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Waxing Poetic

Pro ski tech Leif Sunde breaks down how to pick the right wax for your ski day.

Even if you do no other ski maintenance yourself, you should learn how to wax your own skis. It’s easy, you’re unlikely to screw it up, and it’s way more cost-effective than taking skis to a shop every time you need a layer of wax—which, by the way, is often. 

According to Leif Sunde, owner the Denver Sports Lab, a full-service ski tuning shop in Golden, Colo., there’s no such thing as waxing your skis too much. Wax not only improves your skis glide and performance on the hill, but also protects your planks’ bases from wear and tear. Ready to get started? The first step—picking the right wax for your ski day—can be overwhelming in and of itself. Never fear: Sunde breaks down the basics. And if you’re a true ski waxing newbie? Start with a universal temperature rub-on wax. No tools or waxing knowledge required. 

Quick Fix: Rub-On or Spray-On Wax

Toko Express Rub-On Universal Temperature Wax
SKI’s pick: Toko Express Rub-On Universal WaxPhoto courtesy of Toko

Rub-on or spray-on waxes are great in a pinch to increase glide. Because these types of waxes can be applied without the use of an iron, they’re good options for keeping your skis from sticking in a hurry. Like hard waxes, rub-on and spray-on alternatives come in temperature-specific and universal options.

Best Bet: Melt-On Waxes

Swix F4 180 Glidewax
SKI’s pick: Swix F4 Universal Temperature Glide Wax Photo courtesy of Swix

Nothing can replace the benefits of melt-on waxes, which not only promote glide and acceleration, but also increase base density so skis become more resistant to damage. Melt-on waxes come in universal and temperature-specific varieties. If you’re not sure what the approximate snow temperature is, look for a wax that gives you the correlating temperature range, or use a universal glide wax.

Wax for Wet Snow

Wend Waxworks HF Race Bar Ski Wax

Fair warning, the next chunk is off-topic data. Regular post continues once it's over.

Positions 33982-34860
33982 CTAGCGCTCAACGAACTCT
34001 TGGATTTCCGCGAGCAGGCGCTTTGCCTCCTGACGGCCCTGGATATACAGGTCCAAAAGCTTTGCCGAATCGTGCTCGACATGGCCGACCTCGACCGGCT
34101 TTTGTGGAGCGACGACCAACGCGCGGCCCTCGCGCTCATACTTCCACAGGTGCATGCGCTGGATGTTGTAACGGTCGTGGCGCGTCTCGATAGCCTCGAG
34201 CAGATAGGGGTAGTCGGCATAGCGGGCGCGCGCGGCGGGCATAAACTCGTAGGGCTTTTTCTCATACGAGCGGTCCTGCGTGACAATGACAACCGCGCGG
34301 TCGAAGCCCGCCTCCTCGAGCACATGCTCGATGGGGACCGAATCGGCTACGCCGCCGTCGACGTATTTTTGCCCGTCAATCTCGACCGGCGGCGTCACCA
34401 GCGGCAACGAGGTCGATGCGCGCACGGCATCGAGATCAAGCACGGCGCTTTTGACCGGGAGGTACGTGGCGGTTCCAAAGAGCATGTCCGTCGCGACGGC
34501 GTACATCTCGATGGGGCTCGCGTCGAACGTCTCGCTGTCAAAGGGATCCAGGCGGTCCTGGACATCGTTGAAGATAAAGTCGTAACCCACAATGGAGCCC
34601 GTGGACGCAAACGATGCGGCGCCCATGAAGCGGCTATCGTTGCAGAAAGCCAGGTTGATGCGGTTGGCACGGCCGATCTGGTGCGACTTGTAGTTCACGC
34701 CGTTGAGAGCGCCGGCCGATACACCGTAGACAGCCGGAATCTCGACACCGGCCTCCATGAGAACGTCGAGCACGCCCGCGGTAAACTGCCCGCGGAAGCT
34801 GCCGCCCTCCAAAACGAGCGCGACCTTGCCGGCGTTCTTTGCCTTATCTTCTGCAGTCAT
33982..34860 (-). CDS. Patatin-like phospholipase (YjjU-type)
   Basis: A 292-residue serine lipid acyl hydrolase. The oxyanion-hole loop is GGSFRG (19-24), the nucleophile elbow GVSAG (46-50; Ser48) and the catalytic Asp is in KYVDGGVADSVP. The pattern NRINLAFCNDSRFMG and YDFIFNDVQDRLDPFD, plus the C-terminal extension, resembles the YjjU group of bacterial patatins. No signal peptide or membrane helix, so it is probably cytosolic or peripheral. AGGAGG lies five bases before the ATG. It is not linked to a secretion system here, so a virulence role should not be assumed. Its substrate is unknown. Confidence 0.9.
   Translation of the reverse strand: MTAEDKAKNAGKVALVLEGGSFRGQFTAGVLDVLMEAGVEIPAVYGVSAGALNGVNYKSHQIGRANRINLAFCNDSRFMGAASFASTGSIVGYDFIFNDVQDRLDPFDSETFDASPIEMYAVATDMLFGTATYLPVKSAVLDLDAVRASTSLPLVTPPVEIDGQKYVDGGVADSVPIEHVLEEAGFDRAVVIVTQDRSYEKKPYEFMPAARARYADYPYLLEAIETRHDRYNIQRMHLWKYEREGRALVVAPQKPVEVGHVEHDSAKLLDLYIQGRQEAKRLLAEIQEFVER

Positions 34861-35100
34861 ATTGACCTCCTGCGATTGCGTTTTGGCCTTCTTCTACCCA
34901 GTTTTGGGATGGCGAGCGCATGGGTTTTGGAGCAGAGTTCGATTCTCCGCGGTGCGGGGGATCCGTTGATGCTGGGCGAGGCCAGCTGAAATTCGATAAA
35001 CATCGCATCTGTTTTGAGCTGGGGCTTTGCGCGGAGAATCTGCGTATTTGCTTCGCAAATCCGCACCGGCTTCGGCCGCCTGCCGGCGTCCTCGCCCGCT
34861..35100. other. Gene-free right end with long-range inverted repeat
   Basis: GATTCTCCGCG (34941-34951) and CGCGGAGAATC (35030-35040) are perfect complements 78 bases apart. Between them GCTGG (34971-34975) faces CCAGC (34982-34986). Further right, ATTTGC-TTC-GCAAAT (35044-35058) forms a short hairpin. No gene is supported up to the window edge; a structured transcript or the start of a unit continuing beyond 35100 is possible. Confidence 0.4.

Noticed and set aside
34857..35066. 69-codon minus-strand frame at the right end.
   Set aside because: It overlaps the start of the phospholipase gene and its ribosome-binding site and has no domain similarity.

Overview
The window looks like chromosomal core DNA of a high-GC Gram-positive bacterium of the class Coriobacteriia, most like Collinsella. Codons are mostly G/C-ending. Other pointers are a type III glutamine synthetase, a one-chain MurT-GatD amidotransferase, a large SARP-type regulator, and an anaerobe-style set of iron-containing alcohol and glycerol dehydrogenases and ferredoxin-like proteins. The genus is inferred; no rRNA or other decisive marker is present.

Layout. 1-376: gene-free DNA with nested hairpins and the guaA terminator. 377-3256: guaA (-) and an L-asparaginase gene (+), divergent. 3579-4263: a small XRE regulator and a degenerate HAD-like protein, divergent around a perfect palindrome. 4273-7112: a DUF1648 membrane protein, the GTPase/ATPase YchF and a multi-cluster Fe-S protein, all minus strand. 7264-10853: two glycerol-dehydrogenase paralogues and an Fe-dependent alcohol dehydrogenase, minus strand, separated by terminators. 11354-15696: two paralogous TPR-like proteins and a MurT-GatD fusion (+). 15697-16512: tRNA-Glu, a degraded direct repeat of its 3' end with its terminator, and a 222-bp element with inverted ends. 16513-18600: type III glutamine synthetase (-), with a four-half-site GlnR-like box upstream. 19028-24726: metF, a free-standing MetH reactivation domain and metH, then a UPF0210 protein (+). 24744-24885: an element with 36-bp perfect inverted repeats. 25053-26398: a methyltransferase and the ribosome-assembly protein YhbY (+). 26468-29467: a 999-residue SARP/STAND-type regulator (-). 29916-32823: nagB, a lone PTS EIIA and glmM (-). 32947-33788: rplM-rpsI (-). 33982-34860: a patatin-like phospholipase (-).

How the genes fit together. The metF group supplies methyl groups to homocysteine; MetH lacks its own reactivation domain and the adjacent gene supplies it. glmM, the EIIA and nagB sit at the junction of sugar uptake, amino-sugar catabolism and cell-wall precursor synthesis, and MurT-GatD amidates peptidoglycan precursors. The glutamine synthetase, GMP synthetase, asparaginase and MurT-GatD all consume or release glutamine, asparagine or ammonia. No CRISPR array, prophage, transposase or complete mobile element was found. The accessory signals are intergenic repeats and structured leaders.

SKI’s pick:undefinedWend HF Race BarPhoto courtesy of Wend

Fluorinated waxes are particularly hydrophobic—they shed water more quickly and are best suited to wet-snow environments. If the snow is very wet (it packs down into a great snowball), a high-fluoro wax will provide the best glide and acceleration. However, fluorocarbons are harmful to the environment and brands are increasingly shying away from them in favor of natural alternatives (see “Eco-Friendly”).

Wax for Dry Snow

Züm Racing Wax for Cold Temperatures
SKI’s pick: Züm Cold Racing WaxPhoto courtesy of Züm

If you’re skiing the Rockies where there’s little moisture in the snow, or if prepping for a powder day (lucky you!), reach for a hydrocarbon wax. This type of wax will prevent dry friction and help skis glide in dry conditions.  

Eco-Friendly Waxes 

Ski wax options range from rub-on to melt-on in universal- and temperature-specific varieties.
Some eco-friendly waxes from Toko, Purl, mountainFLOW, and others.Photo credit: Keri Bascetta

Thankfully, there is an increasing variety of environmentally friendly and bio-neutral wax products coming to market which don’t pollute the snow with harmful fluorocarbons. Look for brands that use plant-based oils as their wax foundation in lieu of the traditional paraffin base.

SKI’s picks: 

Hot or Cold?

Temperature-specific waxes correlate to snow temperature, not air temperature. But no need to dig out your thermometer. Here’s your cheat sheet.

Ski wax temperature guide

Leif Sunde, owner of the Denver Sports Lab in Golden, Colo., is a professional ski technician who specializes in Olympic-level hand tunes.